One day I will experience that clarity again. It might be the day I quit my job. It might be the first day of production on my next film. It might be the day I look into my child’s eyes. But this day will come, and when it does, I’ll be ready.

Author: nivaladiva

Freelance writer and independent filmmaker.

24 thoughts on “Missing The Clarity of Love and War

  1. You have put into words what it is I have been fighting. Focus. I have lacked it since the day Bill died. For almost the first year he was gone, I was so strung out with stress but I did carry some focus. I had to. I was was running his company and then the holidays came and I crashed. I have been ever since. How does it come back? When can’t I just go back to the person I was before I he died?

    • It’s amazing to me how we can function at such a high level when we are stressed, then unable to think straight when things are “normal” again. I’ve never been to war, but I’ve read articles about soldiers returning from war who feel this way too. Unmotivated, confused, unable to concentrate, unable to stop thinking of (even pining for) the battlefield, even though it was horrific and stressful.

      I wish I knew how it comes back, or how to get it back. I think it just takes time. How much time, I don’t know. Therein lies the frustration.

  2. The NP in me wants to respond one way, the friend in me another. I wish I could help you … I will tell you that this is not an unusual thing and that there are folks out there who can offer you help and direction. I’m pretty impressed with all that you have accomplished since you lost Kaz … but it’s to be expected that you still struggle.

      • Oh sorry! I am a Women’s Health and Family Nurse Practitioner 🙂

      • Ah, okay. So what would the NP say? I’m curious. 🙂

      • Niva, I loved reading the exchange that you had with dswidow (and I’ve been followoing her blog). If you had been sitting in my office and said these things to me, I would have asked if you’d had a chance to talk to a professional counselor or life coach. The reason is because of exactly the dialogue you had with dswidow (wish I knew to call her something else). The assessment for depression is always important, but also the assessment of life. You are experiencing what many, many, many of the women I see complain about, most of those who are not widows.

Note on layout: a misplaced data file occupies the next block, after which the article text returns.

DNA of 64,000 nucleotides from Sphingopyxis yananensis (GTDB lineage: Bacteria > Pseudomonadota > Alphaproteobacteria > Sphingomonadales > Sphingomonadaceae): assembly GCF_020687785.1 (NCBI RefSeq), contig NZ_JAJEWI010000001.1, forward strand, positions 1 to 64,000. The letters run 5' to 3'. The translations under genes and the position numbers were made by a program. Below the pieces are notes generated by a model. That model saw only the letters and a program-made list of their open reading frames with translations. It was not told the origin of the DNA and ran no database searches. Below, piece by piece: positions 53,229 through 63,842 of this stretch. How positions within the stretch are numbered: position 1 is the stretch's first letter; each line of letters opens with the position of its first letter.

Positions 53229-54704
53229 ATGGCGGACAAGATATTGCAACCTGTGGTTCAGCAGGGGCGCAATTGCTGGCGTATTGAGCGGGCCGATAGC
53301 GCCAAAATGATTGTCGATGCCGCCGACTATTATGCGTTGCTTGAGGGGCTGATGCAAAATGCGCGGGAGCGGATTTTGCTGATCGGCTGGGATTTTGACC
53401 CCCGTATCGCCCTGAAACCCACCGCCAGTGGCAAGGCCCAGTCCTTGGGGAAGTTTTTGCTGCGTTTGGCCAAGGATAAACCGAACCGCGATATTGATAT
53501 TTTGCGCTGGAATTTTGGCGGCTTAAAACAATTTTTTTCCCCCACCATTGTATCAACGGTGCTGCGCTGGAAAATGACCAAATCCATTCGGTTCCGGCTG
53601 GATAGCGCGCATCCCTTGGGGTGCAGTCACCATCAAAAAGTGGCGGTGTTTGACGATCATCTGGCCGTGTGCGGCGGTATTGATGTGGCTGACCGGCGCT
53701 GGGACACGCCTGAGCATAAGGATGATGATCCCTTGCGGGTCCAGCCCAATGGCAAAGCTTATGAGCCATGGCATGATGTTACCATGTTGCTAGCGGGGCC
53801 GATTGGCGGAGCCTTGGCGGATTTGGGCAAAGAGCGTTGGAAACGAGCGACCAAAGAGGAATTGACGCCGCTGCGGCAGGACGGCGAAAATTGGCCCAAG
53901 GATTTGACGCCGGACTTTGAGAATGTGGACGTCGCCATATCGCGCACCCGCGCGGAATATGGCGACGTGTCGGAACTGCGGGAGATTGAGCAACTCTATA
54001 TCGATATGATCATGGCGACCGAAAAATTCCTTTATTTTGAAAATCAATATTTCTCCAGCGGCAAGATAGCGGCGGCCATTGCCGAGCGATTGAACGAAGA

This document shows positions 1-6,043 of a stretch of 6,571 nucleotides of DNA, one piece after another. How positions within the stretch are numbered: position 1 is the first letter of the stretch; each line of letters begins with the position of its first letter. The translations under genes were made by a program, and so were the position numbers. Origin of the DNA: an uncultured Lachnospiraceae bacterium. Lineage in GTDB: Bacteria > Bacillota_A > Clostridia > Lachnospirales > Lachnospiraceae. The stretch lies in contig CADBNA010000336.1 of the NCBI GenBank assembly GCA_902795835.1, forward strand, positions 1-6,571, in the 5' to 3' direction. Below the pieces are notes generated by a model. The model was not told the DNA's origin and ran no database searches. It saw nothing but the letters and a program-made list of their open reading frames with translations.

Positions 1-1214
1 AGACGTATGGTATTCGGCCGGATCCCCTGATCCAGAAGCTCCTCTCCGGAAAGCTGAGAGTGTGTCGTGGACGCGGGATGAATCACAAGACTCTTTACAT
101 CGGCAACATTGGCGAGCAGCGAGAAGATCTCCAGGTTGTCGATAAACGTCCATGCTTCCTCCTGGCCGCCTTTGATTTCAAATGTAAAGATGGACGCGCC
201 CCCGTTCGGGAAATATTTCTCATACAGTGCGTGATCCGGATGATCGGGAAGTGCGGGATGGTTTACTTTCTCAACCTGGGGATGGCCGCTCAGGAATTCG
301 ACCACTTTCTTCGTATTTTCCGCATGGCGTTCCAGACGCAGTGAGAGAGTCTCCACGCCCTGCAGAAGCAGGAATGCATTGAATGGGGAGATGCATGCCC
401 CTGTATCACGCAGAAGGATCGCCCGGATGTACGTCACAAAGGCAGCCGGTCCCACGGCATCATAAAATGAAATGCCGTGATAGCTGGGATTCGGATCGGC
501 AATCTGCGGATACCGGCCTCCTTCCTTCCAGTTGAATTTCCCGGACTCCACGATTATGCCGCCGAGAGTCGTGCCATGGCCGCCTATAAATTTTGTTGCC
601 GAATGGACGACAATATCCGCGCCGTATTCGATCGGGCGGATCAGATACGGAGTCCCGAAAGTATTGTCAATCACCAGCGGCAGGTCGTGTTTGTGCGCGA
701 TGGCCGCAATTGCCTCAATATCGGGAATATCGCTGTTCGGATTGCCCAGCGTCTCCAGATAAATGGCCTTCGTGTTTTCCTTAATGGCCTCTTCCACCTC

Essentially women have so much on their plates and they have lost the ability to assess what NEEDs to be their and have not put enough on the plate that feeds the soul and nourishes the body. What kinds of things can be moved off the plate so that time for other things can be found? An objective person can help with that.
        You were able to accomplish all those things while taking care of Kaz because you were passionate about and loved the things you were involved in.
        So … decide what one or two things you can let slide and pick up something (dance, motorcycle, bicycle, whatever) that you feel passionate about. Then at least for that time of the day or week, you will feel the passion and it will spread to other parts of your life.
        sorry for the length of this reply … 🙂

      • No need to apologize for the length. I really appreciate it! I don’t have a life coach but I do have a therapist who helps me analyze things and sometimes offers advice. Not the same as a professional advisor though.

  3. So well put – and so true. I find I’m still exhausted every Friday, and by the time I feel ready to do focus on something it’s another Monday and I’m back to work. It seems to take me ages to do tasks that I could knock off in an afternoon in my “old life”. On the other hand, I started taking classes in improv – and that seems to be the one thing where I do have energy and focus, and it is starting to transfer to other areas of my life. Maybe the trick is to find something new, without any memories, and use that as the launch pad to move forward.

    • Oh, an improv class sounds great! It makes sense that you would have energy and focus there because you have to be so present and in the moment. I have felt like that in dance class and also when riding motorcycle, both of which I miss. The thing is I’m hesitant to take on more activities when my plate is already so full, but maybe. Glad you’re doing that improv class.